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Wikileaks and Congress - A Comparison

It could probably be shown by facts and figures that there is no distinctly native American criminal class except Congress.
— Mark Twain, Following the Equator

The question that has come to mind watching members of Congress during the past few weeks is “What are the similarities and differences between the United States Congress and Wikileaks?” The similarities are that both create chaos. The differences are that creating chaos by illuminating some of what goes on behind the scenes is the purpose of Wikileaks whereas creating chaos is not the task the founders of the country thought they had assigned to members of Congress. It just happened that way over time. Another difference, of course, is that Wikileaks is very good at what it does and the United States Congress is abysmal at doing what it does.

Ron Paul (R-Texas) has come to the defense of Wikileaks and in so doing has set himself apart from members of his own party who consider him something of a heretic. They are probably the same people who disagreed with him in 2002 when he was one of the voices in defense of the constitutional prerogatives of Congress with respect to declarations of war.

In 2002, Mr. Paul was a member of the minority in both Houses of Congress that opposed the 2002 Congressional resolution authorizing George Bush to invade Iraq. Mr. Paul said, at that time, that the resolution was not a declaration of war. Instead, he said, the “resolution transfers the Constitutionally-mandated Congressional authority to declare wars to the executive branch. This resolution tells the president that he alone has the authority to determine when, where, what, and how war will be declared. It merely asks the president to pay us a courtesy call a couple of days after the bombing starts to let us know what is going on.” (In taking a stand against the resolution, Mr. Paul was following in the footsteps of Senators Wayne Morse (OR) and Earnest Gruening (AK) who were the only members of Congress to oppose the 1964 Gulf of Tonkin Resolution. When the resolution was debated in the Senate Senator Morse said: “[H]istory is going to record that Senator Gruening and I voted in the interests of the American people this morning when we voted against this resolution. And I’d have the American people remember what this resolution really is. It’s a resolution that seeks to give the president of the United States the power to make war, without a declaration of war.”)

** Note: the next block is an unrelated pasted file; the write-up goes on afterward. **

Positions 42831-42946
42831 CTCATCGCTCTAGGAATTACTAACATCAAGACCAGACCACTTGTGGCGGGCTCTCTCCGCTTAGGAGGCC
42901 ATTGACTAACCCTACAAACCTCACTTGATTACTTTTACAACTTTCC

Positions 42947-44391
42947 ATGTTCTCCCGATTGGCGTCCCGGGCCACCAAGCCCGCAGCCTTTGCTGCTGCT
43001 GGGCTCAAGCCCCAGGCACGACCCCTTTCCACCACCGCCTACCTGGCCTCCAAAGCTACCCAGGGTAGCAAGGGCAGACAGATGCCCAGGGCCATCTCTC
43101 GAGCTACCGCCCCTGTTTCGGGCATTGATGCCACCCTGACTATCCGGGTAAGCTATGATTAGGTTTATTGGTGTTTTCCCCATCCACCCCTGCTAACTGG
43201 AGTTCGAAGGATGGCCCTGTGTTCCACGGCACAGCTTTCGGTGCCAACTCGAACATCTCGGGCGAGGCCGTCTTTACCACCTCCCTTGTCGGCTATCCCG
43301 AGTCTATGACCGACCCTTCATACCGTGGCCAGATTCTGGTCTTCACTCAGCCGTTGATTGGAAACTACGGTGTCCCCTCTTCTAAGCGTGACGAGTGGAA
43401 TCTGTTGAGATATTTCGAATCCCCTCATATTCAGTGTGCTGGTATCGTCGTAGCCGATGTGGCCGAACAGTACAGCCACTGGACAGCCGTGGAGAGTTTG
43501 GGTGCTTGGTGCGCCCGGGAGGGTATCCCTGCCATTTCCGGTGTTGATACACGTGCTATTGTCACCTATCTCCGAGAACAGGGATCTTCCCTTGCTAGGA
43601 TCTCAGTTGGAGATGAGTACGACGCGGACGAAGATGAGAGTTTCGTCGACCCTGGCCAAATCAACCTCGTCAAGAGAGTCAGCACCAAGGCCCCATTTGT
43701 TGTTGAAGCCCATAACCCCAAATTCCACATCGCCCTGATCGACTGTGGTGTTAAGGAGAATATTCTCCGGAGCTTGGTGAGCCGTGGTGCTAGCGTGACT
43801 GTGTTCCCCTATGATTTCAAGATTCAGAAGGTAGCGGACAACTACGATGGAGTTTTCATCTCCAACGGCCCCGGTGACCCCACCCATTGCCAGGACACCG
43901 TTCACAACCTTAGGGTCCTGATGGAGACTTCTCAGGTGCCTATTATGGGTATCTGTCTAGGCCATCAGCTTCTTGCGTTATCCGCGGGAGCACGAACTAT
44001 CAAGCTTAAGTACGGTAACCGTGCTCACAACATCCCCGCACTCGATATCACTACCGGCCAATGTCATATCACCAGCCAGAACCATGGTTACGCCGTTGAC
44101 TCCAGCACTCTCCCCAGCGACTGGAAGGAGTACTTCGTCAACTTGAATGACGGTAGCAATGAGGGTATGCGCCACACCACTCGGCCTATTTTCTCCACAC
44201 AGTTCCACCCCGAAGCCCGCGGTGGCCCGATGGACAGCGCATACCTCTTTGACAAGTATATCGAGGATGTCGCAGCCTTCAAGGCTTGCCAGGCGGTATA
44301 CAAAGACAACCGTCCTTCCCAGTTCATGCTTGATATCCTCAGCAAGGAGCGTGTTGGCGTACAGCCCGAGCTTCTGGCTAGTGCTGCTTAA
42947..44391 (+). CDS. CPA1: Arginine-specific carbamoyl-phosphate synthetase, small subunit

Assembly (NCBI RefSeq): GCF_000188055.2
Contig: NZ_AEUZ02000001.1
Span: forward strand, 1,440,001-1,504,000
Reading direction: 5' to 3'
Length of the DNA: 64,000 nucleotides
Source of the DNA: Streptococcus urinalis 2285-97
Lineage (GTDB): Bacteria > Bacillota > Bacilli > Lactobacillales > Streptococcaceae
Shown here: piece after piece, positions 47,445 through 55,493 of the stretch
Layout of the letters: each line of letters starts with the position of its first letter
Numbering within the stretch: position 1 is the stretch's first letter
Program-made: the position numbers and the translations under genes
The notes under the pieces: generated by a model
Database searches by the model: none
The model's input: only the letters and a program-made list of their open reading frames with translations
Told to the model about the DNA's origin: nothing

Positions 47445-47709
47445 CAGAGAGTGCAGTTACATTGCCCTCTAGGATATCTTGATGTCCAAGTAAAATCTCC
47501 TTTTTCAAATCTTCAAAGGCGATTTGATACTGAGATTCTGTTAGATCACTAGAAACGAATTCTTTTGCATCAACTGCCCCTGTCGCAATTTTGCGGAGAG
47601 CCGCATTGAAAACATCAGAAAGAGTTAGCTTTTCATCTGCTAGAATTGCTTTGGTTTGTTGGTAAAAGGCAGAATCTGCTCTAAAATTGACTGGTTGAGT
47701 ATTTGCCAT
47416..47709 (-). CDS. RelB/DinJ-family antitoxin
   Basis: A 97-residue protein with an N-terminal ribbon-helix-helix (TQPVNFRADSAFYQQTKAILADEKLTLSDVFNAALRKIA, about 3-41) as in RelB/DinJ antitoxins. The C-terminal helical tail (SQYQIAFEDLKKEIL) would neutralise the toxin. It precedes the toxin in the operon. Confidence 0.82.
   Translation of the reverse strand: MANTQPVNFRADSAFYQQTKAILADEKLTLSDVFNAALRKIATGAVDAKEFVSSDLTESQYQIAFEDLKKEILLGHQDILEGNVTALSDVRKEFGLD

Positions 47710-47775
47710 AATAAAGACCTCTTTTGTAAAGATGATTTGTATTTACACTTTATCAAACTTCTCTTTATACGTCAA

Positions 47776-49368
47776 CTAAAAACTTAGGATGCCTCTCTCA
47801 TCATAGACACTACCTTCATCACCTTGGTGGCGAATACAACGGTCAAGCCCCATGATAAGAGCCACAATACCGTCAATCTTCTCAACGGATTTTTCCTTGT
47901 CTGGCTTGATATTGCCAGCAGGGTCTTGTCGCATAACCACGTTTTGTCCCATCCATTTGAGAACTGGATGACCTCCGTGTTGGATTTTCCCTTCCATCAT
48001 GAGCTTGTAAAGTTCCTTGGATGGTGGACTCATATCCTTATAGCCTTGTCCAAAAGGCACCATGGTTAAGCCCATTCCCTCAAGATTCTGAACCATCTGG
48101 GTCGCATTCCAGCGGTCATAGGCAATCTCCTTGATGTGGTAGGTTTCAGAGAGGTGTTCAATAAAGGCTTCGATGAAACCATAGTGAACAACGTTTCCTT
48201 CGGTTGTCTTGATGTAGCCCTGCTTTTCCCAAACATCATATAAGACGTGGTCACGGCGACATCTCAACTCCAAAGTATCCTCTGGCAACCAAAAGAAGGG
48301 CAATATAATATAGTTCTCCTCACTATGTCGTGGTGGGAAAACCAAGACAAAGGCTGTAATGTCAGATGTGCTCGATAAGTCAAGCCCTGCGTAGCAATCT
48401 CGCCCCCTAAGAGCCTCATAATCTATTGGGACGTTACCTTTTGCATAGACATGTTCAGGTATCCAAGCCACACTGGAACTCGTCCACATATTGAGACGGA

In a speech in the House of Representatives discussing the leaks of the cables to assorted media by Wikileaks, Mr. Paul said: “The hysterical reaction makes one wonder if this is not an example of killing the messenger for the bad news. Despite what is claimed, the information that has been so far released, though classified, has caused no known harm to any individual, but it has caused plenty of embarrassment to our government.” He went on to say that the American people deserve to know the truth about the wars in Iraq, Afghanistan, Pakistan and Yemen. (Among other things some of the cables disclose that unbeknownst to American citizens, bombings in Yemen for which the Yemeni government claimed to be responsible were in fact undertaken by the United States, and the Yemeni government took responsibility so the United States could continue to surreptitiously bomb members of al Qaeda in that country. After an attack on December 24, 2009, Yemen’s president, Ali Abdullah Saleh, told General David Petraeus, then the head of the US central command: “We’ll continue saying the bombs are ours, not yours.”)

Mr. Paul asks whether Wikileaks disclosures, “lying us into war” [read Iraq and Vietnam] or the release of the Pentagon Papers was responsible for the greater loss of American lives. He asks why people are upset with Wikileaks for disclosing that the government is unable to protect classified information and whether the upset over Wikileaks is more about maintaining “a seriously flawed foreign policy of empire than it is about national security.” He questions whether we’re getting our money’s worth for the $80 billion a year spent on intelligence gathering. Perhaps most importantly, he asks what the implications are for the first amendment if Julian Assange can be convicted of a crime for publishing information he did not steal. And finally he observes it was once considered an act of patriotism to stand up to the government when it was wrong.

Those in Congress who call for Julian Assange’s execution or imprisonment make no attempt to conceal the chaos they are creating. Unemployment is close to 10% and millions of people face the prospect of their unemployment benefits disappearing just as Santa Claus makes his appearance. For the last two months Congress has tied providing additional unemployment benefits to providing tax cuts for the very wealthy, both dead and alive. Mitch McConnell has said that governing the country is not important-all that matters for the next two years is making sure that Barack Obama is not reelected. All the foregoing and countless other congressional antics suggest is that Congress is no better than Wikileaks-just different.

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Christopher Brauchli

Christopher Brauchli

Christopher Brauchli is a columnist and lawyer known nationally for his work. He is a graduate of Harvard University and the University of Colorado School of Law where he served on the Board of Editors of the Rocky Mountain Law Review. He can be emailed at For political commentary see his web page at

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